ADP, Bouygues and Colas sanctioned by the World Bank for fraudulent practices

The information was released quietly on Jan. 4 on the World Bank’s website. For one year, until January 3, 2023, because she used practices “Anti-competitive” and “Fraudulent” for having met with political leaders during a call for tenders procedure, ADP International (formerly ADP Management), the subsidiary of the Aéroports de Paris group responsible for international development, may not participate in any project in the world financed directly or indirectly by the Washington-based institution, nor be awarded, over this period, a contract for which it would have previously competed.

The sanction does not stop there. For twelve more months, the subsidiary of ADP will have to show its white paws and meet the ethical requirements of the World Bank if it wants to respond to calls for tenders again. This ban on international competitions – a first for the French group – follows a three-year survey conducted by the World Bank on airport contracts awarded to Madagascar in 2015 and Zagreb, Croatia, in 2011.

ADP is not the only one involved. Bouygues Bâtiment International, responsible for leading Bouygues Construction’s major projects abroad, and Colas Madagascar, a specialist in roads, which formed a consortium with ADP, were also caught up by World Bank investigators. The Bouygues group subsidiary remains eligible for calls for tenders, but it has twelve months to comply with World Bank standards. Colas Madagascar, on the other hand, is excluded for two firm years.

“No corruption”

The three companies had landed a market to renovate and expand the two most important airports in Madagascar, that of Antananarivo, the capital, and that of the island of Nosy Be, a tourist paradise in the north of the big island, with, the key, a twenty-eight year concession. The World Bank blames them to be ” book[es] anti-competitive practices by participating in inappropriate meetings with government officials between February 4, 2015 and May 4, 2015 ”, while the tender procedure was launched. All three recognize the facts but plead, through Antonin Lévy, their lawyer, a change of the rules during the game.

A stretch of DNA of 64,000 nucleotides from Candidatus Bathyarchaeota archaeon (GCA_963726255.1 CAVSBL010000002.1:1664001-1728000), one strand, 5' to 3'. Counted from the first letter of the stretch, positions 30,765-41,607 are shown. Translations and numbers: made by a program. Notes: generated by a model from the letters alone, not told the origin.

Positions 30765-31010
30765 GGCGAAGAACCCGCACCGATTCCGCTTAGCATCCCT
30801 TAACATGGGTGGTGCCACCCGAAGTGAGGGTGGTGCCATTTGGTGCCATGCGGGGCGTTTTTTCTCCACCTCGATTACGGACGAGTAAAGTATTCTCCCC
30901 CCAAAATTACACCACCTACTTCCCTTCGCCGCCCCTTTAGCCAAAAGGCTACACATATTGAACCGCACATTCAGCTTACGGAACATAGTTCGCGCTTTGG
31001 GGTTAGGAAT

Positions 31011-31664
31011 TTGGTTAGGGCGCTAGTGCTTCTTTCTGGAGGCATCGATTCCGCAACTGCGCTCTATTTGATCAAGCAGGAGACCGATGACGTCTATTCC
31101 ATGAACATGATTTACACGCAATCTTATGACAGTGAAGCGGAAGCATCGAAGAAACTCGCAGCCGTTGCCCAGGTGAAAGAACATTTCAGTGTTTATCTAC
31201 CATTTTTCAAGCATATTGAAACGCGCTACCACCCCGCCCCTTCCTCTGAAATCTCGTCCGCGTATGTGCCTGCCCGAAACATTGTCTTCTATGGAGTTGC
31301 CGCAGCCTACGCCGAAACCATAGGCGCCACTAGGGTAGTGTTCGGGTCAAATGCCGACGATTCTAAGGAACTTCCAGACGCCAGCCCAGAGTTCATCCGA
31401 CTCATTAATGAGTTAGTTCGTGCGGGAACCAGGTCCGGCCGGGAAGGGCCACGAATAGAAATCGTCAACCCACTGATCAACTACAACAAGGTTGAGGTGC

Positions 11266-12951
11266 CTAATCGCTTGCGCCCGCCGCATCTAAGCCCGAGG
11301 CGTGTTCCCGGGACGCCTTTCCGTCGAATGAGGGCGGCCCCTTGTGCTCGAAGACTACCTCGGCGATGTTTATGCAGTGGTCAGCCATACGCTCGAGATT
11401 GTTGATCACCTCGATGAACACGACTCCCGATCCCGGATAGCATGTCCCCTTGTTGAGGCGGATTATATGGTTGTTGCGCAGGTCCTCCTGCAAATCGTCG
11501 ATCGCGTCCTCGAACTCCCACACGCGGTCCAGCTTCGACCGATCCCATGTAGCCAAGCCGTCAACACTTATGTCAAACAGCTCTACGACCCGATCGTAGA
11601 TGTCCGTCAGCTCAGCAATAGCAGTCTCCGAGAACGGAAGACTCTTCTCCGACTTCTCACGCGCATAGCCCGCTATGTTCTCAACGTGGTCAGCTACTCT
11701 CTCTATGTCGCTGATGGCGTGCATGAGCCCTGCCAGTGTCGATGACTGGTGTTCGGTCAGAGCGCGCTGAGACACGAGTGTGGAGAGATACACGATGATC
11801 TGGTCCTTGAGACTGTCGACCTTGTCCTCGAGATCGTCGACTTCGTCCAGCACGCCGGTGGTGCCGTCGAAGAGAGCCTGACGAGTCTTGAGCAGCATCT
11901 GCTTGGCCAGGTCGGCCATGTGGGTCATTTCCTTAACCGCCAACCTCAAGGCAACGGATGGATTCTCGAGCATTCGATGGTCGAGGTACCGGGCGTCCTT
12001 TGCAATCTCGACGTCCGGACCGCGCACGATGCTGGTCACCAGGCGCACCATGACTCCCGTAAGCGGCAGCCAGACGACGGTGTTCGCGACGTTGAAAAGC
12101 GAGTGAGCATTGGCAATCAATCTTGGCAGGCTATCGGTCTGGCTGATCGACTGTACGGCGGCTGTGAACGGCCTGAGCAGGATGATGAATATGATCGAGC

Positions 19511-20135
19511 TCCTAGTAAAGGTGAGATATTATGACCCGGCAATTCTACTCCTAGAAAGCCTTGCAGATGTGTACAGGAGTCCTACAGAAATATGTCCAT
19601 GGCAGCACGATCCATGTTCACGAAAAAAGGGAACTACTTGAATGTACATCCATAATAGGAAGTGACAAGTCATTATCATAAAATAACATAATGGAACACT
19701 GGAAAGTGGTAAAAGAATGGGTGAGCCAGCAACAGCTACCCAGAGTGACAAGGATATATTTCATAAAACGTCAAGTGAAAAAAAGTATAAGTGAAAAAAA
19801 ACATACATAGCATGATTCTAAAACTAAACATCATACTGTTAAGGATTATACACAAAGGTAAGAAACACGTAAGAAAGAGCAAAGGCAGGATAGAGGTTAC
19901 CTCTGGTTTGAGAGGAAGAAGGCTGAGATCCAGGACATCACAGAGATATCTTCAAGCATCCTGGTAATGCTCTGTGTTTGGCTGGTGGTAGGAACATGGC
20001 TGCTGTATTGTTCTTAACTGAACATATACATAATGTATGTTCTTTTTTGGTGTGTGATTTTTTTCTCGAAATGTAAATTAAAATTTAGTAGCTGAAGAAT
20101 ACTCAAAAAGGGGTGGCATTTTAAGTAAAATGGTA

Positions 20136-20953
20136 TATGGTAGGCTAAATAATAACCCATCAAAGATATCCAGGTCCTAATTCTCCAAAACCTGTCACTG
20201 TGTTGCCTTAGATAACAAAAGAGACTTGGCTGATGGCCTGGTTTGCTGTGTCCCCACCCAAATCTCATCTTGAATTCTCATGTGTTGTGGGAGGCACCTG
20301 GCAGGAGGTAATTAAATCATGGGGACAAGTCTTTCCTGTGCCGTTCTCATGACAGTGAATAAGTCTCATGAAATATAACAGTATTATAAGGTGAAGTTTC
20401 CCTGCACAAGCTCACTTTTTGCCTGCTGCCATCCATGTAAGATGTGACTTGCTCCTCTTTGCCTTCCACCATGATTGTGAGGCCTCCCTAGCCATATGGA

In fact, over-the-counter discussions began between the French group and the Malagasy leaders in the summer of 2014. Then a memorandum of understanding was signed. But the situation changes along the way. In February 2015, the consortium learned that the State was preparing to publish a call for expressions of interest, prior to a call for tenders. “There is then a real incomprehension within the consortium, which has signed a firm contract with the State”, explains Antonin Lévy. Studies have been initiated for a few million euros. As they had promised, the French are coming back with their proposals. It is a new meeting, and other meetings which will follow, while the competition is officially launched, which constitutes in the eyes of the World Bank the fact of collusion. “What should the consortium have done? Denounce the contract concluded with the Malagasy state and prosecute the latter for breach of its contract and ask for compensation? “ the lawyer continues.

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